Polyhydramnios and Oligohydramnios

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The amniotic fluid that bathes the fetus is necessary for its proper growth and development. It cushions the fetus from physical trauma, permits fetal lung growth, and provides a barrier against infection. Normal amniotic fluid volume varies. The average volume increases with gestational age, peaking at 800-1000 mL, which coincides with 36-37 weeks’ gestation. An abnormally high level of amniotic fluid, polyhydramnios, alerts the clinician to possible fetal anomalies. An inadequate volume of amniotic fluid, oligohydramnios , results in poor development of the lung tissue and can lead to fetal death.

Polyhydramnios occurs in 1% of pregnancies, [1]  whereas oligohydramnios occurs in about 11% of pregnancies. [2]  No age variables are recognized.

In pregnancies affected by polyhydramnios, approximately 20% of neonates are born with a congenital anomaly of some type; therefore, the delivery of these newborns in a tertiary care setting is preferred. This article presents the causes, outcomes, and treatments of polyhydramnios and oligohydramnios, as well as their effects on the developing fetus and neonate.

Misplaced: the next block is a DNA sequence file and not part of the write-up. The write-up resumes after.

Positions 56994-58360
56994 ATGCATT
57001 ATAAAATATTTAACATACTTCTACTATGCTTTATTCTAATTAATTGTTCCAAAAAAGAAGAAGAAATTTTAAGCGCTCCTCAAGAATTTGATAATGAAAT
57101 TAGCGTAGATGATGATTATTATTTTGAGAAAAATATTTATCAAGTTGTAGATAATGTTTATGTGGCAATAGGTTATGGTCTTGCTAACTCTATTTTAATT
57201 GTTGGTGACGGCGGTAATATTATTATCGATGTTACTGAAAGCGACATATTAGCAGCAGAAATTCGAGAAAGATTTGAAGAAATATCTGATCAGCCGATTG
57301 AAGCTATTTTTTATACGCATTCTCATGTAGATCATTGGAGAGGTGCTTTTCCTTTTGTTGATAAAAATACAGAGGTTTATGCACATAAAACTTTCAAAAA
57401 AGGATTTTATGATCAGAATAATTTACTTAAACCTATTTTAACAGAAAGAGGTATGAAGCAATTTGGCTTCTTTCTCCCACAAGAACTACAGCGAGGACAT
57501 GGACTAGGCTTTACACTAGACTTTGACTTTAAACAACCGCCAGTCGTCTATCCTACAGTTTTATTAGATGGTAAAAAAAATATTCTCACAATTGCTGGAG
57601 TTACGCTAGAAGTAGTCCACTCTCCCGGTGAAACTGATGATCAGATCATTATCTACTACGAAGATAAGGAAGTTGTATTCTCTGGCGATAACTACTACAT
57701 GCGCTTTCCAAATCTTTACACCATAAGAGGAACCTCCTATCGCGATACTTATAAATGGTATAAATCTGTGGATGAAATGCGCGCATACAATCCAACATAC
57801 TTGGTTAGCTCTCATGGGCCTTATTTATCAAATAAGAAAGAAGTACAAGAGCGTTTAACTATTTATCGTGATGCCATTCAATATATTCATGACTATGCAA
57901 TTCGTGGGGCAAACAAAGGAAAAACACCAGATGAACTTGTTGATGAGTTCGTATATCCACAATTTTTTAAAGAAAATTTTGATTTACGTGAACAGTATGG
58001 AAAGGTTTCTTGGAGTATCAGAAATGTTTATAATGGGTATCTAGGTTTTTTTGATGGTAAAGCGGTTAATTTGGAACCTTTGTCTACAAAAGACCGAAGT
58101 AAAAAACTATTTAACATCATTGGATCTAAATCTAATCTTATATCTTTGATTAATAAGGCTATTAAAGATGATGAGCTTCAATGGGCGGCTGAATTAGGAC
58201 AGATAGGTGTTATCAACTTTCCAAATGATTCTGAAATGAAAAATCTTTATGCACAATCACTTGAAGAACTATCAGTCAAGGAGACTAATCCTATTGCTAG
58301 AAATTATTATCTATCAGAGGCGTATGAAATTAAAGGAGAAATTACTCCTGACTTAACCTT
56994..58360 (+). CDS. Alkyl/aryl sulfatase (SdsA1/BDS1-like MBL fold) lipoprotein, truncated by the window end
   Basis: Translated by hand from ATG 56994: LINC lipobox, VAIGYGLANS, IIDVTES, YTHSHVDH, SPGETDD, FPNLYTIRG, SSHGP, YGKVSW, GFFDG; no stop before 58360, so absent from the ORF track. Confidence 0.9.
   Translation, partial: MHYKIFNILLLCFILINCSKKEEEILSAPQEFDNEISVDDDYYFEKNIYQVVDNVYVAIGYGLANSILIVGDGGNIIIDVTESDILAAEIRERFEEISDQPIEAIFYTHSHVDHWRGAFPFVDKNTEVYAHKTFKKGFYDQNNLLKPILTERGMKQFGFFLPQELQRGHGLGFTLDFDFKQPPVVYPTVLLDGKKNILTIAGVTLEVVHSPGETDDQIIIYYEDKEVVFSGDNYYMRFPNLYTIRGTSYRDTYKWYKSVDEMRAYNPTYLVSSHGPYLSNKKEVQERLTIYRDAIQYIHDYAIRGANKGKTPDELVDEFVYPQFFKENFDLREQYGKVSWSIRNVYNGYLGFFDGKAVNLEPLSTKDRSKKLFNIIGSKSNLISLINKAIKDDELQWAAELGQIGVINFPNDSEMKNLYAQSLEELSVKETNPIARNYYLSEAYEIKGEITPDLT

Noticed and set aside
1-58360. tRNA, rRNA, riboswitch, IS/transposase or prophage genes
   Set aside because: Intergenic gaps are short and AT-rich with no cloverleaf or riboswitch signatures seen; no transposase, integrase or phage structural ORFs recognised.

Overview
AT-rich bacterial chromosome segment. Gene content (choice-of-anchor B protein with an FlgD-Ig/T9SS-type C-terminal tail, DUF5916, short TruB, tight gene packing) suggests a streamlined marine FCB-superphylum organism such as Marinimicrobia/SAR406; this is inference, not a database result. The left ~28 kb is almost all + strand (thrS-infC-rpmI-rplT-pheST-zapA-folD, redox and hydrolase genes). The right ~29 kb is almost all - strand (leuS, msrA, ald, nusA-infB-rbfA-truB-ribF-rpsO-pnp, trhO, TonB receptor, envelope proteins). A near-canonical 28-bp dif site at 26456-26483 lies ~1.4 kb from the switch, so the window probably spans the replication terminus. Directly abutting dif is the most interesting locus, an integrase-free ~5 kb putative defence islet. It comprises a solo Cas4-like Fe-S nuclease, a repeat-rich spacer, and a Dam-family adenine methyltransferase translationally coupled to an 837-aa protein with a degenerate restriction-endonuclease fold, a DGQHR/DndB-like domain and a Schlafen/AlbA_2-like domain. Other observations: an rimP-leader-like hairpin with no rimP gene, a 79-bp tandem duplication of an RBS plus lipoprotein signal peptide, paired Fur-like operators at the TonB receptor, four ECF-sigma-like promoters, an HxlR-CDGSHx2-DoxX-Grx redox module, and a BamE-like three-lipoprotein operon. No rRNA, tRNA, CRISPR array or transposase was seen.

Rupture of the membranes is the most common cause of oligohydramnios. However, because the amniotic fluid is primarily fetal urine in the latter half of the pregnancy, the absence of fetal urine production or a blockage in the fetus’s urinary tract can also result in oligohydramnios. Fetal swallowing, which occurs physiologically, reduces the amount of fluid, and an absence of swallowing or a blockage of the fetus’s gastrointestinal tract can lead to polyhydramnios.

A near term fetus produces 500-1200 mL of urine and swallows between 210 and 790 mL of amniotic fluid per day. [3]

The underlying cause of the excessive amniotic fluid volume is obvious in some clinical conditions and is not completely understood in others. Causes include the following:

In a study by Kollmann et al of 860 singleton pregnancies complicated by polyhydramnios, 68.8% of the polyhydramnios cases were idiopathic, whereas maternal diabetes was found in 19.8% of cases; congenital anomalies, in 8.5%; and a positive TORCH (toxoplasmosis, other [such as syphilis, varicella-zoster, parvovirus B19], rubella, cytomegalovirus, herpes infection) serology, in 2.9%. [4]

Causes of oligohydramnios include the following:

If polyhydramnios is not associated with any other findings, the prognosis is usually good. According Desmedt et al, there is a 61% perinatal mortality in polyhydramnios associated with a fetal or placental malformation. [6]  About 20% of infants with polyhydramnios have some type of an anomaly; in these cases, the prognosis depends on the severity of the anomaly. Yefet et al reported that even with normal detailed prenatal ultrasonographic evaluation, polyhydramnios (amniotic fluid index [AFI] >24 cm) is associated with an increased rate of fetal malformations, genetic syndromes, neurologic disorders, and developmental delay, conditions that may only be diagnosed postnatally. [1]

In a study of 163 women with idiopathic polyhydramnios, resolution was more likely when it was diagnosed early in pregnancy and when the AFI was low. [7] When idiopathic polyhydramnios persisted across the pregnancy, there was an increased risk of macrosomia and preterm delivery.